A heat wave bound for Eastern Washington this weekend could aggravate raging fires already in the area.
Temperatures there are expected to climb past 100 degrees this weekend, according to Matt Fugazzi, forecaster for the National Weather Service in Spokane. A hot, dry climate, he said, can turn land into “organic gasoline, just waiting for any spark or trigger.”
The state Department of Natural Resources is already fighting four active fires within its southeast region: three in Douglas County and one larger fire in Chelan County near Entiat.
The Mills Canyon fire, about two miles west of Entiat, grew to nearly 28 square miles on Thursday and threatened more than 200 structures. Residents of 109 structures were told to evacuate the area immediately and residents of another 122 were told to be on alert or be ready for an evacuation.
A 30-mile stretch of Highway 97A was closed for a time Thursday after the fire reached the roadway, causing heavy smoke conditions and debris to roll onto the road. It re-opened shortly before 6 p.m., according to the Washington State Department of Transportation.
To curb any potential growth, the DNR has asked 35 fire engines and helicopter crews to work seven-day weeks, instead of five-day weeks.
”We rotate them so we have coverage all the time,” said spokeswoman Debbie Robinson.
While crews are usually asked to work longer hours in the summer, Robinson said this year’s preparations began two weeks earlier. Fugazzi added that extreme heat and dry conditions usually pose a threat in August.
Eastern Washington has also been under a burn ban since July 1. All fires are illegal unless contained within an approved fire ring in a designated campground.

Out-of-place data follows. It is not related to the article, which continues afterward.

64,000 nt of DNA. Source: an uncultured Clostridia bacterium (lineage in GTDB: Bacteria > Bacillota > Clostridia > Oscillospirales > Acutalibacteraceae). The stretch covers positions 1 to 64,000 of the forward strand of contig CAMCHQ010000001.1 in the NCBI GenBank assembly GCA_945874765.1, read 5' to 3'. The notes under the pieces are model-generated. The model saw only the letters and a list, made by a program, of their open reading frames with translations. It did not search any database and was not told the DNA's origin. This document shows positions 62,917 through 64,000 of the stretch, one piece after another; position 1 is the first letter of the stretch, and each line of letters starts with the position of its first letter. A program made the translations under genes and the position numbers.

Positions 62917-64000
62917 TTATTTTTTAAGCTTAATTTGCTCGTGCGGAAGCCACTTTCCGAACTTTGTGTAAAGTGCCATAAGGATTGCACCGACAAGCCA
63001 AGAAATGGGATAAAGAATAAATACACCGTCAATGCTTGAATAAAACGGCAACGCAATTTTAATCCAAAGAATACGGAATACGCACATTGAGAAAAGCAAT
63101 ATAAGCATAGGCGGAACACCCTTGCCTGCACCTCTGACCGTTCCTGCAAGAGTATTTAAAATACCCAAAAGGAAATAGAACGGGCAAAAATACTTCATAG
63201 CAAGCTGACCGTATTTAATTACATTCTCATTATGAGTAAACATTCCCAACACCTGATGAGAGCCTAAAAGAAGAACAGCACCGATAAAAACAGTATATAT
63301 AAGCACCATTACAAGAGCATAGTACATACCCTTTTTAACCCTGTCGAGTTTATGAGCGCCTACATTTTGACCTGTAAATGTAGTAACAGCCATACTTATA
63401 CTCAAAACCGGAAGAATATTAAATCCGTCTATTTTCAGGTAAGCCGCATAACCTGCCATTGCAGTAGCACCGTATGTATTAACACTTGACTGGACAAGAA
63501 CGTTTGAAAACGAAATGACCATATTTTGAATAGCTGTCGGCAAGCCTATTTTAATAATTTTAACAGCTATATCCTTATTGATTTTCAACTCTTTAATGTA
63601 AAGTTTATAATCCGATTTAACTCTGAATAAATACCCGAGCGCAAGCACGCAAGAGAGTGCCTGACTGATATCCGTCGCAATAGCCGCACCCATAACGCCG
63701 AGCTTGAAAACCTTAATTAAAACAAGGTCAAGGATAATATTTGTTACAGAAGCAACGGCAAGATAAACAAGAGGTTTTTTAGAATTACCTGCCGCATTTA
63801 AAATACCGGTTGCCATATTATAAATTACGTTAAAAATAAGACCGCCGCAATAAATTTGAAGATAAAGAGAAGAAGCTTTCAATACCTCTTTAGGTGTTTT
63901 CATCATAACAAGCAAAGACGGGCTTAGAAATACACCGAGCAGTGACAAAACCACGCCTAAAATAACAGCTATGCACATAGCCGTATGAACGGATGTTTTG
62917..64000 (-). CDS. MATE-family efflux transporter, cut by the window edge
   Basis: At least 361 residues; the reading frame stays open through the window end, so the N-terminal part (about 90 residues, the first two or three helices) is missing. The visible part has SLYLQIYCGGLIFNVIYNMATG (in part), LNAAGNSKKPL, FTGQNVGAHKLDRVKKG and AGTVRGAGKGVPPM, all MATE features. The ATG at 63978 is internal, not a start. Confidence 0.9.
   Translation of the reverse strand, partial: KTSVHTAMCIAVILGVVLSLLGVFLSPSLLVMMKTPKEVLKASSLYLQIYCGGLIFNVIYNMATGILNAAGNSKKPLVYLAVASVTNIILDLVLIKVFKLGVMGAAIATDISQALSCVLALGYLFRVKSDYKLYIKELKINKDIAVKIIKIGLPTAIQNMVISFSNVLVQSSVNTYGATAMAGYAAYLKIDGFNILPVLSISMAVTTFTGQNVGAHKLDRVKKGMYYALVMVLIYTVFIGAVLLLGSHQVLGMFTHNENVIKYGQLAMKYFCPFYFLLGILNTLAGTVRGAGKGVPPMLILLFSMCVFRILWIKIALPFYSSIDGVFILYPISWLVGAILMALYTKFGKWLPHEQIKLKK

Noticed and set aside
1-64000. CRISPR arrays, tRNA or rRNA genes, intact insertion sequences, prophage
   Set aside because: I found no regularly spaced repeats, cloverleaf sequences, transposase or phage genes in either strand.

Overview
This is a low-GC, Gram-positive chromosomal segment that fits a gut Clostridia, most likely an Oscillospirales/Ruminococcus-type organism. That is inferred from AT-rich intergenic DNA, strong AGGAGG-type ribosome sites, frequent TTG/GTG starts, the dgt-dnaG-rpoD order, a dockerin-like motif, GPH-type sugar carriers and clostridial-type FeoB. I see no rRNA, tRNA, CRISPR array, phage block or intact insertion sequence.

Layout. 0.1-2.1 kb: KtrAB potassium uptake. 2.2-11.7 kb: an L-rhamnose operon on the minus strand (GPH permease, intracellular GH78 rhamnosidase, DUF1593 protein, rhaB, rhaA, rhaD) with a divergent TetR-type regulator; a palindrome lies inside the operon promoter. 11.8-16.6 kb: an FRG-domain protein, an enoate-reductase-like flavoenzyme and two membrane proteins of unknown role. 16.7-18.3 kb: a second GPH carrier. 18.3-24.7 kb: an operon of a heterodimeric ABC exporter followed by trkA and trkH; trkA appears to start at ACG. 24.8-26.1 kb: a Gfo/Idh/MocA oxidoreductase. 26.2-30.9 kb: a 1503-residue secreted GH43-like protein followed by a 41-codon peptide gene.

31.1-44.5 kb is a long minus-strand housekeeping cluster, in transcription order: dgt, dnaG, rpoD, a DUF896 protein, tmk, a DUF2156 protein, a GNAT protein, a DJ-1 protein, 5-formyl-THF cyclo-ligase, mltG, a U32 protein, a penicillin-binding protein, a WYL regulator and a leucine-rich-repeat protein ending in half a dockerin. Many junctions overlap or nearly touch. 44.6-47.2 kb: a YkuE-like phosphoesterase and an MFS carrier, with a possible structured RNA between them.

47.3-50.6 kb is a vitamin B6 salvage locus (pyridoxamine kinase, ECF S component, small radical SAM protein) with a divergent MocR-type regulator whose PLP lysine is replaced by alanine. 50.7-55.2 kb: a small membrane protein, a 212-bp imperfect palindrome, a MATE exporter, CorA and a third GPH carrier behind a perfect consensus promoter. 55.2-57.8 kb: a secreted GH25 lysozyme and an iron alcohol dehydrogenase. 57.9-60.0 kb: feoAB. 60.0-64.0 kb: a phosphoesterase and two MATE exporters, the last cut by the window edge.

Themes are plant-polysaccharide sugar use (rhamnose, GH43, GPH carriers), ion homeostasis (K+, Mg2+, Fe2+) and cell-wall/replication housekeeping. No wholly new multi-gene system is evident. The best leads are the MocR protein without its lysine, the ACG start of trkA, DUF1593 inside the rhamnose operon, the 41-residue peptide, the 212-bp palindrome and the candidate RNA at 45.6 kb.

With help from the U.S. Forest Service and the U.S. Bureau of Land Management, fire crews will be patrolling recreational areas for bonfires and informing the public about wildfires, Robinson said.
While the Puget Sound area might see temperatures rise into the 90s, Eastern Washington’s only saving grace could be a small thunderstorm forecast in Seattle for Saturday night, said Brent Bower, hydrologist and fire weather forecaster for the National Weather Service in SeaTac. The storm, he said, is expected to cross the Cascades on Sunday. A particularly wet storm can dampen the potential for fires.
Seattle isn’t totally spared — an excessive heat watch is in effect for the city and surrounding area from Saturday morning through Sunday evening. Highs on both days will be in the 90s, and overnight lows won’t fall below 65 degrees, according to the weather service.
“It’s our hottest stretch for the year,” Bower said.
Officials noted that Thursday was the 13-year anniversary of the infamous Thirty Mile Fire, in which four firefighters died while battling a blaze in the Okanogan-Wenatchee National Forest.
“We continue to remember, reflect and learn,” the Northwest Interagency Coordination Center said.
Photos: Mills Canyon fire